Recommendation: 2/5 Stars, SKIP
Plot: “To win the contest of her dreams, Zoe will have to turn her sister's wedding into a horror film.” -IMDB
Review: Saturday night. North Hollywood, CA. A local independent movie theater. I sat alone in front of a screen. 150 red chairs surrounded me. Not another soul could be found. “Zilla and Zoe” began. I was treated to one of those rare moments in the life of a cinephile when you have a movie theatre all to yourself. As the opening scene began, I breathed a sigh of satisfaction. No, this indie film wasn’t going to make a lot of money, but as Zoe filmed gory scenes involving plastic dolls, I watched with the highest of expectations.
Zoe is the odd duck in the family or, so we are led to believe. She is young but very passionate about making horror films. Using discarded toys and her best friend, she constructs elaborate worlds using her imagination. Zilla is her older sister and is coming home from college with a big surprise; she is gay. She has met someone. She is getting married. Of course, all of this is a surprise to her single father. Through a few awkward scenes that hit a little too close to home, he accepts Zilla as she is and the family begins planning the most Portland of weddings.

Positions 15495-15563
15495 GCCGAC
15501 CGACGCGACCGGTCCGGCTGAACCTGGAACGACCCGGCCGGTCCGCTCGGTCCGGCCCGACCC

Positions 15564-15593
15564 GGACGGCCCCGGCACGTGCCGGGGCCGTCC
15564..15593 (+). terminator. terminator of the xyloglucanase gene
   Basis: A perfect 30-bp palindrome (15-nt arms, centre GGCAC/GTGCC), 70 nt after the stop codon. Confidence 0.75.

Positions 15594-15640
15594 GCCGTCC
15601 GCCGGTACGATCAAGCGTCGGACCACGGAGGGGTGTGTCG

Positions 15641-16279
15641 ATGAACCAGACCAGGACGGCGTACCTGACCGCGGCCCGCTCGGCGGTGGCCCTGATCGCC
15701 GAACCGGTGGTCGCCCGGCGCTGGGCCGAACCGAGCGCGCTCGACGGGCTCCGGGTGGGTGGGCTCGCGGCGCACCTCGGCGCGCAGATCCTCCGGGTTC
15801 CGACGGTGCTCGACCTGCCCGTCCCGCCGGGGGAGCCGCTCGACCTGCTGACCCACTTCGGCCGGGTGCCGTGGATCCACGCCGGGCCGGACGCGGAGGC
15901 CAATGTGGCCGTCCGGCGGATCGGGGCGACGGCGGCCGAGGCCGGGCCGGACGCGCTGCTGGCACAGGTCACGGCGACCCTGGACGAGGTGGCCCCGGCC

The wedding gives Zoe an idea that could help her win a horror film competition. Using the nuptials as her stage, she sets her heart on making a movie. Mirroring the film production and indie spirit that serves as the basis of the entire film, we watch Zoe build an elaborate script. Yet, with every scene, we watch as Zoe pushes things too far taking chances that either put her in danger or in the way. At one point, it gets so bad that her father bans her from making a movie at all. Of course, this doesn’t stop Zoe. She prevails but at a great cost.
In the end, “Zilla and Zoe” is a really weird film with elements that can seem poorly stitched together. The saving grace for the film is its focus on a young girl enamored by horror films. This sort of creativity and ability to break gender rules should be celebrated. Unfortunately, this isn’t enough to keep this script afloat.
Be good to each other,
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